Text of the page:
i think what you just described is texture mapping.
Texture mapping is when you take a 2D image and apply it to a 3d mesh.
bump mapping is when you take a 2d image that is in greyscale, apply it to a 3d mesh, and the lighter parts of that 2d image gives the impression that the surface is raised. so light areas in the 2d image when applied to the 3d mesh will look like it's a bump
normal mapping has a similar or same (not sure) effect as bump mapping. the thing with normal mapping is you can make a normal map from high res 3d meshes and make a 2d picture out of it using the UVs and then you can apply it to a low res mesh like you would with a bump map. A normal map isn't greyscale, it has three channels to it.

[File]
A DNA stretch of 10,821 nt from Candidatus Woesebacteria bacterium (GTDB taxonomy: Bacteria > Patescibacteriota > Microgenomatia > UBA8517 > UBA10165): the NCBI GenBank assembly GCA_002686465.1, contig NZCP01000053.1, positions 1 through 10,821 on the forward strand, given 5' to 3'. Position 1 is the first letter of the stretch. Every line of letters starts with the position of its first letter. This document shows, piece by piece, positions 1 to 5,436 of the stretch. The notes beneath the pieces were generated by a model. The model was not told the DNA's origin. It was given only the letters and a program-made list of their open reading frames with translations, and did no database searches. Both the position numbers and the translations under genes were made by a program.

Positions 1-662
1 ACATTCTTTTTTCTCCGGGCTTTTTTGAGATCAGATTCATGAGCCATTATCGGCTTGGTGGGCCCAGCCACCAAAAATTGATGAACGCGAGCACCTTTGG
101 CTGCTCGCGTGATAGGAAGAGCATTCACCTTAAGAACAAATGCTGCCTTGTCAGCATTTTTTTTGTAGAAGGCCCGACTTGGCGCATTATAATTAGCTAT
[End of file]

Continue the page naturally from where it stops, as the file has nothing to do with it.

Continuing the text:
both bump mapping and normal mapping give the impression that the mesh has more geometry than it really has
i'm still unsure how to explain normal mapping myself but this is what i understand of it...
if anyone knows how to explain this better then go ahead
btw, in terms of 3d, a normal is the direction that a surface is facing
that's a "Ch" pronounced as a "K"
Computer skills I should have:
Maya, XSI, Photoshop, AfterEffects, Motion, Illustrator, Flash, Swift3D